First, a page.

engineering-plans Today I want to offer a modest proposal: that God acting in human history is a reasonable possibility. What I offer here is by no means a “proof”, in even the loosest sense of the word, of the existence of the personal, relational, God of Christianity. But it is, I hope, something that opens the door to possibilities you might have dismissed out of hand in the past.

I’ve heard some very intelligent people through the years say they could agree to the need for a Creator or Supreme Being to “get things started”, but the idea of a personal, interacting God as Christianity describes is a bridge too far for them. This conviction may be due to the fine-tuning of the universe or the amazingly precise information management system of our DNA, or from the recognition of the implications of the law of causality and the 2nd Law of Thermodynamics. This idea that God is a distant “Watchmaker” who wound up the universe and and walked away is typically known as deism, but this is not what the Bible advocates. In fact, the author of the letter to the Hebrews writes “And without faith it is impossible to please Him {God}, for he who comes to God must believe that He is and that He is a rewarder of those who seek Him.”[1] There are two requirements listed here: 1) accept the fact that God does indeed exist, and 2) accept that God will respond to our seeking. In other words, God is not the uninterested, detached god of deism, but rather one who interacts in human history.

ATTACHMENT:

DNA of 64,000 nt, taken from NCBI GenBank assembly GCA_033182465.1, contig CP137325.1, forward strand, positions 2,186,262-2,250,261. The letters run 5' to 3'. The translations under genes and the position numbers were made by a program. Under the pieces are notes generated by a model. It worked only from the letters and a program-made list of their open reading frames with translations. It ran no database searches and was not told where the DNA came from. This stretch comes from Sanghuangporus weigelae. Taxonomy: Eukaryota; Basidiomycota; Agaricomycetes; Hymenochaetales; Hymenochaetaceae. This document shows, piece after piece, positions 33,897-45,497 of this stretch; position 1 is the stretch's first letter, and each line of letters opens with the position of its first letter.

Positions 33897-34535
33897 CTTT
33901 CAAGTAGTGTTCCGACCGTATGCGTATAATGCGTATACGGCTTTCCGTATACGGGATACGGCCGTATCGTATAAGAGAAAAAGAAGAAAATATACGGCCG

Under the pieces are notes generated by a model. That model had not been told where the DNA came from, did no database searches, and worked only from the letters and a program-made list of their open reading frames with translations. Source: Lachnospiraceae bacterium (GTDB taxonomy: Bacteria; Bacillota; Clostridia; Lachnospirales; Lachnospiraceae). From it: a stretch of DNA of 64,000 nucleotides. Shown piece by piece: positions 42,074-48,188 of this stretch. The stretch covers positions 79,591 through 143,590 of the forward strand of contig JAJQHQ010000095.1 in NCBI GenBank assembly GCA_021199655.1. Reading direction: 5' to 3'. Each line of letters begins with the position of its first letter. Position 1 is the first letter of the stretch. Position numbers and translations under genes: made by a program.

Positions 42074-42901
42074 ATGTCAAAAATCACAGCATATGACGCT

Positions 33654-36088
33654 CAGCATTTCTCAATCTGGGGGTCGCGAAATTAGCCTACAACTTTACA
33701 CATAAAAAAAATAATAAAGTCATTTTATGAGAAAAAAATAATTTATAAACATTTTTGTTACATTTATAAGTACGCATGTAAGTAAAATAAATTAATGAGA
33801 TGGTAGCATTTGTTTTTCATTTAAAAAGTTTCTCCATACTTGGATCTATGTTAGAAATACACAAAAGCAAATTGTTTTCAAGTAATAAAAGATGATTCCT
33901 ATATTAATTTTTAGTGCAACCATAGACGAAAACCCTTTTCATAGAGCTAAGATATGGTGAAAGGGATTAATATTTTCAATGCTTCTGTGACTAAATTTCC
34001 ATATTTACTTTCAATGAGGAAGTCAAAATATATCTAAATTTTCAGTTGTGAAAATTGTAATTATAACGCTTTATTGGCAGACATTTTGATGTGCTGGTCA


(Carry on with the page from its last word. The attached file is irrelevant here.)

We see so much apparent design in our natural world, that we have to ask if there was a designer. And if there was, would that designer leave any kind of message to convey intent regarding his “product”? You can review some of the reasons for believing in a Creator/Designer based on the Teleological Argument (or the argument from design) here, but this really doesn’t take us past the the idea of basic theism, that some god exists. It may be one or more gods; it may be a god who did indeed get the universe started, but who no longer exists for some reason; or it may be that deadbeat god of deism who gets things started and walks away.